An internal job advert seen by the Financial Times reveals the bank’s plans to own 10,000 properties by 2025 and 50,000 by 2030 after launching its private rental business last month.
Insiders at the bank said the job advert was aimed at ensuring candidates were aware of the challenges they could face, with the targets not necessarily an official objective.
A Lloyds spokesman said its rental market plans would start small, “with a focus on buying and renting good quality newly built properties. This will be achieved by working alongside leading housebuilders to address the increasing demand for rental properties, the aim is to gradually provide incremental stock to the UK rental market over the coming years.”
Like its rivals, Britain’s biggest high street bank is racing to find new ways of making money amid record low interest rates.
Lloyds’ plan to become a major landlord emerged in the same week that former HSBC banker Charlie Nunn, who will be paid up to £5.5m a year, started as the bank’s chief executive.
He has taken on one of the highest-profile jobs in British business after former chief Antonio Horta-Osorio left for Credit Suisse.
The competitive road cyclist introduced himself in a video shot in his home. Wearing jeans and holding a cup of tea, Mr Nunn discusses his hobbies over clips of him oiling his bike and going for a run in the suburbs.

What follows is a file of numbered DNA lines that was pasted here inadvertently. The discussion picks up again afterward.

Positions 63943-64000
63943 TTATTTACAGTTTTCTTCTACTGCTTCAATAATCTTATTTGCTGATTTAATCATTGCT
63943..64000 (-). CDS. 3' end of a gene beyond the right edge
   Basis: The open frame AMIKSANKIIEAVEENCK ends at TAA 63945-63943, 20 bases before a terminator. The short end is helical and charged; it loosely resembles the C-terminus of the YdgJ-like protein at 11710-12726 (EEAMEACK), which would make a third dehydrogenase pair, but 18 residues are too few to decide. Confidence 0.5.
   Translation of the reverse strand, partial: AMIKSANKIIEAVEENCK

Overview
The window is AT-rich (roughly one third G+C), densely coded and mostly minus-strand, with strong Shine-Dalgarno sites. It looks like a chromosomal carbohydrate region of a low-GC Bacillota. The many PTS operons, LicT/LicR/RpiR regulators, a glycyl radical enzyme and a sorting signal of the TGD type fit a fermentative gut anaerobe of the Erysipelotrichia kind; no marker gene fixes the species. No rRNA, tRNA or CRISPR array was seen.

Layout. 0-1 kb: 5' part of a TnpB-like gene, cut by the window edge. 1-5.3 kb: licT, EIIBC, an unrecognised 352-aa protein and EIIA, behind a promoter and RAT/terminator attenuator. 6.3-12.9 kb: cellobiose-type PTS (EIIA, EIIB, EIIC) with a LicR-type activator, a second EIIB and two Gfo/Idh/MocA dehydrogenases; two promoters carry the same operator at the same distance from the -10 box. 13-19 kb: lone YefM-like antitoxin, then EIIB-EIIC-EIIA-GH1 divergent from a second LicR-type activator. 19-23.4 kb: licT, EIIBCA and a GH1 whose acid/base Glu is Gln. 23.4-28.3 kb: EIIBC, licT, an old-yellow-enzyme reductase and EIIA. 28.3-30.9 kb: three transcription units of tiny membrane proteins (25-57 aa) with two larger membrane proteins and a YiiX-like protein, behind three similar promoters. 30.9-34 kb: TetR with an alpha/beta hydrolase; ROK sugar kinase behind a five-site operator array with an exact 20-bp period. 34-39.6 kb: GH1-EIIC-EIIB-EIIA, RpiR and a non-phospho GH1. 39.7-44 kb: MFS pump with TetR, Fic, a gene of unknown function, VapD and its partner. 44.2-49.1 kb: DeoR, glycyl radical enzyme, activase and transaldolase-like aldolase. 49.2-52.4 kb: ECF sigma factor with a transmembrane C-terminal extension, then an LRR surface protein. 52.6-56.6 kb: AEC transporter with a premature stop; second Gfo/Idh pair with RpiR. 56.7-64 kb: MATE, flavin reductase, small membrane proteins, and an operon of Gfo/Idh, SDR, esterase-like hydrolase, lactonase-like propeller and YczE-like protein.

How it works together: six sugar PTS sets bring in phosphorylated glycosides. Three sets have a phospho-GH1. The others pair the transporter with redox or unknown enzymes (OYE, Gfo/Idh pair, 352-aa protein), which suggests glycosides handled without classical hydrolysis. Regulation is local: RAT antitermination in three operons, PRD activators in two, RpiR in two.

Mr Nunn, who also worked for McKinsey before joining HSBC, said in a letter accompanying the video that taking the Lloyds job was a “no-brainer” and he is now “picking up the baton” from his predecessor.
Mr Horta-Osorio oversaw the bank’s returned to private ownership following a £20bn taxpayer bailout during the 2008 financial crisis.
Separately, the London rental housing company Fizzy Living Private is set to be bought by private equity firm Greystar Real Estate Partners, Bloomberg reported.
Read more: Cult-owned Lloyds plans to become one of Britain’s biggest landlords as banks and corporations worldwide seek to seize property (and push the price up) for the ‘you won’t own anything’ dystopian society